Strategy Spotlight

DOL Tips for TDFs: 10 Years of Evolution and Innovation

DOL tips have played an important role shaping the Defined Contributions industry over the last decade, and they will continue to influence the evolving landscape over the next decade.

This year marks ten years since the U.S. Department of Labor (DOL) issued "Target Date Retirement Funds - Tips for ERISA Plan Fiduciaries", or what’s become known as the DOL Tips for TDFs (Tips). Thanks to this regulatory guidance, the target date fund (TDF) market has evolved to respond to plan sponsor and participant needs for greater transparency, flexibility and functionality of TDFs.

Below, we look back on several TDF innovations that have emerged since the DOL Tips were published in 2013 to raise awareness among plan sponsors and fiduciaries about these trends.



In addition to all active and all passive offerings, the TDF landscape has expanded over the last decade to include blend (active and passive) offerings – a natural evolution since the majority of DC core menu assets are invested in some mix of active and passive funds. In the last five years alone, 19 of the 48 TDF product launches were blend . Those numbers make it prudent for fiduciaries to include blend options when reviewing, comparing, and selecting TDFs. As the Tips suggest, non-proprietary TDFs can offer advantages to fiduciaries because it can be challenging to find a single TDF manager who can provide it all. According to the DOL, fiduciaries should consider if a TDF that only allocates to “the vendor’s proprietary funds as the TDF component investments” may or may not be optimal. Some blend TDFs offer a multi-manager approach that mixes active bond managers with passive equity managers. Importantly, research into glide path design will continue to lead to more sophisticated active and blend TDFs (relative to passive TDFs), such as those that increase asset class diversification beyond core U.S. and non-U.S. stocks and bonds.



In 2013, the Tips asked plan fiduciaries to evaluate factors beyond age when considering solutions: “… other characteristics of the participant population, such as participation in a traditional Defined Benefit pension plan offered by the employer, salary levels, turnover rates, contribution rates and withdrawal patterns.”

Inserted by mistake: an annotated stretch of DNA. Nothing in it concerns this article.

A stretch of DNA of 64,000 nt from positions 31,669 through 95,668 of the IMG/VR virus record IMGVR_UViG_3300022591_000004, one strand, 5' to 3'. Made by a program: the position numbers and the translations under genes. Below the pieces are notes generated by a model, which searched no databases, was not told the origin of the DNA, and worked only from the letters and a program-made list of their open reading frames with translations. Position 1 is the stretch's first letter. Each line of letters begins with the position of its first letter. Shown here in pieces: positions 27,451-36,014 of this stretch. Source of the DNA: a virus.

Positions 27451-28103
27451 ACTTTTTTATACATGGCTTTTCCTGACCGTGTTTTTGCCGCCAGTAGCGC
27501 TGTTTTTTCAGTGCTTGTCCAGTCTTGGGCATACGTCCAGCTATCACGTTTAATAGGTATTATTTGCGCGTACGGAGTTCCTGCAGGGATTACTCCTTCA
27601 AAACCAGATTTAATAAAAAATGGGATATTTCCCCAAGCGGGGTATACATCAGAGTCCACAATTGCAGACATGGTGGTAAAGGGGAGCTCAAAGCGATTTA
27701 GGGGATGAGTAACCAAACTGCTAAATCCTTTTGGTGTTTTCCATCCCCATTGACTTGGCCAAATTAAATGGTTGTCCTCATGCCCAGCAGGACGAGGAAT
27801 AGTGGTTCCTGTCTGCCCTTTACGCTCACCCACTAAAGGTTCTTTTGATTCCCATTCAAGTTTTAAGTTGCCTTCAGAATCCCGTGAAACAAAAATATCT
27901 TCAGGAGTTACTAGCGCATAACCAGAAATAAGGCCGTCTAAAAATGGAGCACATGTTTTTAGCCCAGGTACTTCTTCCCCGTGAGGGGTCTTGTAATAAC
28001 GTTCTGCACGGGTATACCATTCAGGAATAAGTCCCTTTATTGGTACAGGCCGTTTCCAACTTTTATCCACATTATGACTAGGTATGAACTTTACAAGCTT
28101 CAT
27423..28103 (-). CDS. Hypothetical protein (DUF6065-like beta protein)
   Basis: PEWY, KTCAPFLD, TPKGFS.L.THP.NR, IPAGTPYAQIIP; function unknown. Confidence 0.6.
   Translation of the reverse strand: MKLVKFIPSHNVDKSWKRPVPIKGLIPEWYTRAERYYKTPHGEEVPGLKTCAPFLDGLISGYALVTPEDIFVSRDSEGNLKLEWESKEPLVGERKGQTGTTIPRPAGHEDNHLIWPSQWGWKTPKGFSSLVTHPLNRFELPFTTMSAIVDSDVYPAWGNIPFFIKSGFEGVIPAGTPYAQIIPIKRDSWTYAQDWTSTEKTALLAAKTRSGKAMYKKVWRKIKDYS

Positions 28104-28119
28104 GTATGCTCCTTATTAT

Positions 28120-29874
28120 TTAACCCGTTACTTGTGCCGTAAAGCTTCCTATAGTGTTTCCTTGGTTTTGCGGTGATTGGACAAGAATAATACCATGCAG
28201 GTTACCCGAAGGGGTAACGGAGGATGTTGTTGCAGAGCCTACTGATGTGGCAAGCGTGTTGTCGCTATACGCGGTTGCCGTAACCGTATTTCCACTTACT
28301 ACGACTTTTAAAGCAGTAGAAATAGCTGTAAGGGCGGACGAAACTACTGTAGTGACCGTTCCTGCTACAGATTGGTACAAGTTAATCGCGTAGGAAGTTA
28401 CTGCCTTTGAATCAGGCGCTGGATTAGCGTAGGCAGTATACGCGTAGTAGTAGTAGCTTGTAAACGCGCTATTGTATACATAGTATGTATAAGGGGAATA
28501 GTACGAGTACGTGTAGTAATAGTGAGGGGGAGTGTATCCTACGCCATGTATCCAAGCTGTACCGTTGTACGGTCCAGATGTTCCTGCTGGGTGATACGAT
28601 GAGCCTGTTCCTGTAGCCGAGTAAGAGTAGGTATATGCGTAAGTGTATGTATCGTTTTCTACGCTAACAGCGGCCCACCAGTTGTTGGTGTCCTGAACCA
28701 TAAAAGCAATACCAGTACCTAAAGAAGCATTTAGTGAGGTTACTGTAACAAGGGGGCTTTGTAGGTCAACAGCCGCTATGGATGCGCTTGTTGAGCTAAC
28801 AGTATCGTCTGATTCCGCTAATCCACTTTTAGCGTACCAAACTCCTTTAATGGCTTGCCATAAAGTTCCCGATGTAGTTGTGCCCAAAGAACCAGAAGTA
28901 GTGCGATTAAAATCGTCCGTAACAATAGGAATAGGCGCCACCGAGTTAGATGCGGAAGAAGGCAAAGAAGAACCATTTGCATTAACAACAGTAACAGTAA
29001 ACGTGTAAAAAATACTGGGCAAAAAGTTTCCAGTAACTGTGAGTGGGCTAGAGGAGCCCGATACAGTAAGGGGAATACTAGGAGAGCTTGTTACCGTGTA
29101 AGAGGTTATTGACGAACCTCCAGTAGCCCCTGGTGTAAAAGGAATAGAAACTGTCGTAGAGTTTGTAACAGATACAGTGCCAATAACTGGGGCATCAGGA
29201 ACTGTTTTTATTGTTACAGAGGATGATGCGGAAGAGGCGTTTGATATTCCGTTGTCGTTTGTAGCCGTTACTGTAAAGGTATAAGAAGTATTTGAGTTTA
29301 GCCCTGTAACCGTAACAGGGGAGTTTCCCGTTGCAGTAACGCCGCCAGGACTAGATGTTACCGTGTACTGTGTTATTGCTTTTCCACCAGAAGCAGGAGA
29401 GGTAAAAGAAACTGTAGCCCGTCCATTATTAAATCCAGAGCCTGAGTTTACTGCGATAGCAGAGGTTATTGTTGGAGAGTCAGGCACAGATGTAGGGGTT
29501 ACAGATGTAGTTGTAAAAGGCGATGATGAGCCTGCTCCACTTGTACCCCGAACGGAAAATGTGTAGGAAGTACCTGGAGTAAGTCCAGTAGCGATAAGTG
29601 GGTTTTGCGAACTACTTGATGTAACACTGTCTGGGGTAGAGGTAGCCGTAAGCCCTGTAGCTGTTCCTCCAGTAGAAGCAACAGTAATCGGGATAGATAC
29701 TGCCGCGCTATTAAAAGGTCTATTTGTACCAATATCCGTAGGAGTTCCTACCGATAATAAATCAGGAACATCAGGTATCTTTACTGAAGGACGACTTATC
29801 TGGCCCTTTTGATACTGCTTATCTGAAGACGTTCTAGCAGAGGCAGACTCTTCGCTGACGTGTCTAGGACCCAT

Today, the industry has recently extended TDF customization from the plan level to personalization at the participant level. For heterogeneous plans, in particular, this development addresses the fine-tuning suggested by the DOL. Personalized TDFs capitalize on participant data readily available on recordkeeping platforms to construct individualized glidepaths. In many cases, these allocations can then be implemented using a combination of prepackaged TDF vintages, resulting in fees similar to those for traditional TDFs. Personalized TDFs are the next step for TDF investing and we expect to see more emphasis on personalization over the next decade.

A note about “to” versus “through.” The Tips suggest considering whether fiduciaries expect participants to immediately leave or stay in plan at retirement to help guide the preferred approach. Personalized TDFs can help resolve this age-old question because the participant’s glidepath adjusts accordingly.



The guidance provided by the Tips suggested developing effective employee communications. Ten years ago, this typically meant paper-based and mass email communications, which offered little participant engagement opportunities. At best, such programs had mixed results.

Today, technology can help deliver multi-faceted and targeted communication programs, and examining participant behavior can make communication even more effective. For example, we know that many employees may not read plan communications if they come from a source they do not recognize. Strategies that overcome this challenge include collaborating with asset managers, recordkeepers and employers to have one voice with materials coming from the employer who participants know and trust the most.

While TDF providers should be able to support how participants consume information, top TDF managers can be very effective at educating participants and shaping better behaviors. For example, having the ability to reassure participants during times of market stress can help them stay focused on the long term and stay invested.


Tips have played an important role shaping the defined contributions (DC) industry over the last decade, and they will continue to influence the evolving DC landscape over the next decade. At PIMCO, we stay abreast of trends through our Defined Contribution Consulting Study and strive to help you fulfill your fiduciary obligations as you continue to serve your plan participants.

1 Sway Research, “The State of The Target-Date Market: 2023.” January 2023

The Author

Georgi Popov

Product Strategist

Bransby Whitton

Product Strategist



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